“The restaurant industry is the largest employer of young women all over the world, and these women are subject to the treatment of people who feel they can touch or treat them however they want,” said Saru Jayaraman of the Restaurant Opportunities Center (ROC), and author of Behind the Kitchen Door. Jayaraman has been working with ROC United for the last decade, organizing restaurant workers to take a stand for better working conditions.

Jayaraman cited what she called “the other NRA,” referring to the National Restaurant Association, the prime opponent of raising wages for tipped workers. In 1996, Herman Cain, who was then the president of the other NRA, made a deal with Congress, saying his organization wouldn’t oppose overall minimum wage increases as long as the federal minimum wage for tipped workers stayed frozen at $2.13 an hour. Even though the restaurant industry is by far the fastest-growing and most increasingly profitable industry, tipped workers have been making $2.13 an hour for over 23 years now. Tipped workers also suffer from 3 times the poverty rate of workers in other industries, and 70 percent of tipped workers are women. 37 percent of on-the-job sexual harassment claims reported come from the restaurant industry.

“If you live on $2.13 an hour, you don’t live on a wage at all, because it’s almost all gone after taxes. You live entirely on your tips,” said Jayaraman. “When you live entirely on your tips, you are at the mercy of the largesse of people who dine in your establishment, who can touch you, treat you, talk to you as inappropriately as they want, and you have no recourse because that is your income, the people who are paying your tips.”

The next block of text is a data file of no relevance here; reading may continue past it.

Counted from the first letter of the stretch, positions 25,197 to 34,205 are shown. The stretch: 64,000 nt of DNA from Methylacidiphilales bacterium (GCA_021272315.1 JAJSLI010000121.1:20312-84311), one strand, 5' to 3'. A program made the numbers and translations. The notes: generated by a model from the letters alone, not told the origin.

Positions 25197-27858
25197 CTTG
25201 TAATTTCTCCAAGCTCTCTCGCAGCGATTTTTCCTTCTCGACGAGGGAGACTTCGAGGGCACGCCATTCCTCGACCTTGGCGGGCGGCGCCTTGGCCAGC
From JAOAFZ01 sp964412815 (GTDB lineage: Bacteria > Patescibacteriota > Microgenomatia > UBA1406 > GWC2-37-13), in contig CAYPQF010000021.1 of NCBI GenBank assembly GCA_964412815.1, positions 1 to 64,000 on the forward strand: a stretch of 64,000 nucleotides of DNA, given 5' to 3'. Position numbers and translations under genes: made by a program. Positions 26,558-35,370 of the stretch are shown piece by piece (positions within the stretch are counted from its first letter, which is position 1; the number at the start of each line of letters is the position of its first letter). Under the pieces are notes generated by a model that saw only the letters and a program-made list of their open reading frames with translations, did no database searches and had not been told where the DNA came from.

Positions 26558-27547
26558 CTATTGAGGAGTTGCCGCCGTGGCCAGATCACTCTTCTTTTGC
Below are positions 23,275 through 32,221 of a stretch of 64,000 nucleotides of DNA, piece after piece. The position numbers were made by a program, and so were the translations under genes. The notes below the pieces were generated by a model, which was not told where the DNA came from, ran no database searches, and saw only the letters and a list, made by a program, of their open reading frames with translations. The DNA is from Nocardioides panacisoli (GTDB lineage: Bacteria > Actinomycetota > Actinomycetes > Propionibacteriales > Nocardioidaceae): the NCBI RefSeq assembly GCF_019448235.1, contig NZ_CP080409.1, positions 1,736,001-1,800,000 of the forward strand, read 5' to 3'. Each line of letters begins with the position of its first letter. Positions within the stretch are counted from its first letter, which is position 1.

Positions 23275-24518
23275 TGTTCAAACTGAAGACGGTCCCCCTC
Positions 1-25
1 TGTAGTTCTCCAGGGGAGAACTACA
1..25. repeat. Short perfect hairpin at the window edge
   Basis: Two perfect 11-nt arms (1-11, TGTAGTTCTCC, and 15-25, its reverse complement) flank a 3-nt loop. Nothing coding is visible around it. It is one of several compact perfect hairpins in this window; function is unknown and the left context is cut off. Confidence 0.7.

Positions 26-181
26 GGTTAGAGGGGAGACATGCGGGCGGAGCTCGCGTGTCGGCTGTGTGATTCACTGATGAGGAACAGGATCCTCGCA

One of the most pressing issues within movements is bridging the gap between what organizers call “silos.” For example, some people work on immigration, some work on workers’ rights, some work on climate change, some work on austerity. Duncan Meisel, environmental organizer at as well as a former US Uncut organizer, is working on breaking down those silos so movement organizers can more effectively share space, instead of competing for it. Meisel is speaking at the Brecht Forum in New York City on February 20th, 2014, about how climate change and austerity-based social movements can intersect.

“Climate change is not an issue. It’s a global crisis that impacts the fundamental conditions surrounding every major economic and transnational justice issue we care about,” Meisel wrote on his Tumblr. “From the sweatshops of Bangladesh, filled with people displaced by flooding in years of unprecedented storms, to the changing patterns of immigration bringing more people to the US as community support systems are destabilized by changing weather patter[n]s, as well as the immigrant families here who face incredible hurdles in rebuilding from disaster.”

“Much of your work already IS climate work. Adding the climate lens and language to your work is potentially strategic,” Meisel continued. “Not least of all because it bridges a gap to connect our struggles as we confront a global crisis.”

The struggle against neoliberal colonization of economic systems is a global one, as is the fight to reduce the impact of climate change and the fights for a more equitable immigration system and for women’s reproductive rights. The sooner we can get rid of the harmful, counterproductive single-issue politics perpetrated by people like those who make endorsement decisions at Emily’s List, the sooner we can win our goals. We cannot afford to remain so narrowly focused, or we’ll lose not only our own fight, but every other fight that intersects.

Carl Gibson, 26, is co-founder of US Uncut, a nationwide creative direct-action movement that mobilized tens of thousands of activists against corporate tax avoidance and budget cuts in the months leading up to the Occupy Wall Street movement. Carl and other US Uncut activists are featured in the documentary "We're Not Broke," which premiered at the 2012 Sundance Film Festival. He currently lives in Madison, Wisconsin. You can contact him at This e-mail address is being protected from spambots. You need JavaScript enabled to view it , and follow him on twitter at @uncutCG.